Traumatic bilateral renal infarction

J Trauma. 1989 Feb;29(2):158-67.


Published examples of unilateral and bilateral renal artery thrombosis attest to their usual subjection to nephrectomy at diagnosis or soon thereafter, eliminating the opportunity for spontaneous improvement which would enlighten the issue of how often late recovery may occur, and under what circumstances. Seven cases of renal artery thrombosis and five patients with renal artery embolization extracted from the literature have included documentation of patchy histologic viability within otherwise total infarction. Conversely, 47 reports of renal artery thrombosis culminating in nephrectomy or examined post mortem include no reference to any of these histologic features. Presumptions are speculative regarding whether these features were absent, overlooked, or unexamined. Their incidence cannot be estimated--only the possibility of recoverable renal function in an unknown number of involved patients. It may be presumed that the majority of kidneys exposed to sustained arterial interruption will undergo irreversible infarction, with an undefined small subgroup later developing renal hypertension. An unknown number, however, may fortuitously possess arterial collateralization competent to support sufficient numbers of viable nephrons to sustain adequate renal function. It is further speculated that shared pathophysiologic features establish the opportunity for misdiagnosis of renal cortical necrosis, which carries a documented potential for spontaneous recovery. Impulsive bilateral nephrectomy may therefore be unjustified, particularly in consideration of the minimal potential hazards of nonremoval. In the event of convalescent problems of renal origin, delayed nephrectomy remains an option. The requirement for interval hemodialysis is further influenced by the advantages accruing from retention of the native kidneys relative to calcium metabolism and blood product replacement. A final consideration relates to the advisability of secondary revascularization of spontaneously recovered kidneys for the purpose of further improving renal perfusion and renal function. It may be argued that stable renal function at levels compatible with a tolerable or uncompromised lifestyle is best undisturbed, with the intention of avoiding iatrogenic mishap. A more objective consideration relates to the observed late, progressive deleterious influences of hyperfiltration imposed upon the reduced population of surviving nephrons (3); would this process been exaggerated by improved perfusion? Dietary protein restriction has been advocated for patients at risk. Identification of late functional deterioration would initiate a reconsideration of therapeutic revascularization.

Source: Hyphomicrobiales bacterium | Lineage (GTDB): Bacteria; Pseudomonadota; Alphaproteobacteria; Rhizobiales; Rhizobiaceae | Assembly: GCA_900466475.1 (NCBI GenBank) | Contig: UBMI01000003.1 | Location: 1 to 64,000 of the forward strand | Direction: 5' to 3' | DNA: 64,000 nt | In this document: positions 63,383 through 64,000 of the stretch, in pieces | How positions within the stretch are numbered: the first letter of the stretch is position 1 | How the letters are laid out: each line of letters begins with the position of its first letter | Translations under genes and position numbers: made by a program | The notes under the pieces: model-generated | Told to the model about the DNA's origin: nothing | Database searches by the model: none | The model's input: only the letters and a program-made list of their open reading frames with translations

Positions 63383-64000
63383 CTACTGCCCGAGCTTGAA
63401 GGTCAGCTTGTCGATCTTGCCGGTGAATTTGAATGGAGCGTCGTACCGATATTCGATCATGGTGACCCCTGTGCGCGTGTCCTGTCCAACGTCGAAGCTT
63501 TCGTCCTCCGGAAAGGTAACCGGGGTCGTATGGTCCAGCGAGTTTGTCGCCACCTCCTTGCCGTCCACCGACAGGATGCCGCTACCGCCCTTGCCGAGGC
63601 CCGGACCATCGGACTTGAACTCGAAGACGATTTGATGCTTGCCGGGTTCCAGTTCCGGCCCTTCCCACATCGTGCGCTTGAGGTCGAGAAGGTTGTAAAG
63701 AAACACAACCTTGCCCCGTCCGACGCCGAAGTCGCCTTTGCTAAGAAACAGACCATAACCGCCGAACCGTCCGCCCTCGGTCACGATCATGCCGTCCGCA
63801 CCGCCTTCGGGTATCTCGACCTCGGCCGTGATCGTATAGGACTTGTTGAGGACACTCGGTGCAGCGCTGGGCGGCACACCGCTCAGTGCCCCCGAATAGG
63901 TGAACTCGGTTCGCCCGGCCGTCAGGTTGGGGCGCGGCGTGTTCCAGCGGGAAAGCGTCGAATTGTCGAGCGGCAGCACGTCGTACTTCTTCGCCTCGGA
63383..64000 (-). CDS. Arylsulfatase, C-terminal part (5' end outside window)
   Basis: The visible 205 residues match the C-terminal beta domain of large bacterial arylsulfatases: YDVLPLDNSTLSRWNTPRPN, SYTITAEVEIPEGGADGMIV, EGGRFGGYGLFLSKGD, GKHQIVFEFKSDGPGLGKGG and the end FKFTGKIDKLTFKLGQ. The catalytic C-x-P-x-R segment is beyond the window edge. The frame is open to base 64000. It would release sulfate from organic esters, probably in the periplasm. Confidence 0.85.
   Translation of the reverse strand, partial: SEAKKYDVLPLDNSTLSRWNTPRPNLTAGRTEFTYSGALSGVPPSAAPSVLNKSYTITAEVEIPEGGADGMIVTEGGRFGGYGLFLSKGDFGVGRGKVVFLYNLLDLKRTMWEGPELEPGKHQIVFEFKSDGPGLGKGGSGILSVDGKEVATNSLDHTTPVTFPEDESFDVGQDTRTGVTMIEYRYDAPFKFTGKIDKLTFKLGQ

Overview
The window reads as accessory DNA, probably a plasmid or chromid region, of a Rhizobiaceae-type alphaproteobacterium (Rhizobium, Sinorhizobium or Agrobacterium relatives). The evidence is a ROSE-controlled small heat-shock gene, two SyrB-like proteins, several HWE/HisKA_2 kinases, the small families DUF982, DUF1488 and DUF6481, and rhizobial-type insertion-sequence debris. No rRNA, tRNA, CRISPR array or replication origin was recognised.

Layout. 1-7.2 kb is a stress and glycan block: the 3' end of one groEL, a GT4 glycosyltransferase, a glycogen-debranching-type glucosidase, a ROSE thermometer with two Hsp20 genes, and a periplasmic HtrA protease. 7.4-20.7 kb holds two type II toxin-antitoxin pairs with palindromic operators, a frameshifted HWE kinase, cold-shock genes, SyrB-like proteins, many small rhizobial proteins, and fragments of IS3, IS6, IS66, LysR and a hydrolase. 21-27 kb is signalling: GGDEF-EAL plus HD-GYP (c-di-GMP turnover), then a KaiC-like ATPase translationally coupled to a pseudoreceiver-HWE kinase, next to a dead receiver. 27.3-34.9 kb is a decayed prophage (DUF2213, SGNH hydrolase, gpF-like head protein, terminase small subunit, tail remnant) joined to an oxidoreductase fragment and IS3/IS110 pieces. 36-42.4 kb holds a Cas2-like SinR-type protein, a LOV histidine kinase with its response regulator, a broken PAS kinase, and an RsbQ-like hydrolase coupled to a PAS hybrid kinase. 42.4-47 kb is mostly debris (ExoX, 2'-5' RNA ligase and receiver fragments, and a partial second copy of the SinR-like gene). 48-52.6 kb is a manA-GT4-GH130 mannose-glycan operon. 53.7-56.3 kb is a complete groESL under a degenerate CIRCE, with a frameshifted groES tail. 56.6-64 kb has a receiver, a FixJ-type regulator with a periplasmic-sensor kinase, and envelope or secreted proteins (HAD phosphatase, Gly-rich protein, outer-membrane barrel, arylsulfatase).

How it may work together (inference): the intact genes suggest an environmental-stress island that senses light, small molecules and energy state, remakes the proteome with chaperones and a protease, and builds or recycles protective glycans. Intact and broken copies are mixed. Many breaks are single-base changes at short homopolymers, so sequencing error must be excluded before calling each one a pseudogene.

Publication types

  • Review

MeSH terms

  • Collateral Circulation
  • Diagnosis, Differential
  • Female
  • Humans
  • Hypertension, Renovascular / diagnosis
  • Hypertension, Renovascular / etiology
  • Hypertension, Renovascular / surgery
  • Infarction / diagnosis
  • Infarction / etiology*
  • Infarction / surgery
  • Ischemia / diagnosis
  • Ischemia / etiology
  • Ischemia / surgery
  • Kidney / blood supply*
  • Kidney / injuries*
  • Kidney Transplantation
  • Male
  • Nephrectomy
  • Renal Artery / injuries
  • Renal Artery Obstruction / diagnosis
  • Renal Artery Obstruction / etiology
  • Renal Artery Obstruction / surgery
  • Thrombosis / diagnosis
  • Thrombosis / etiology
  • Thrombosis / surgery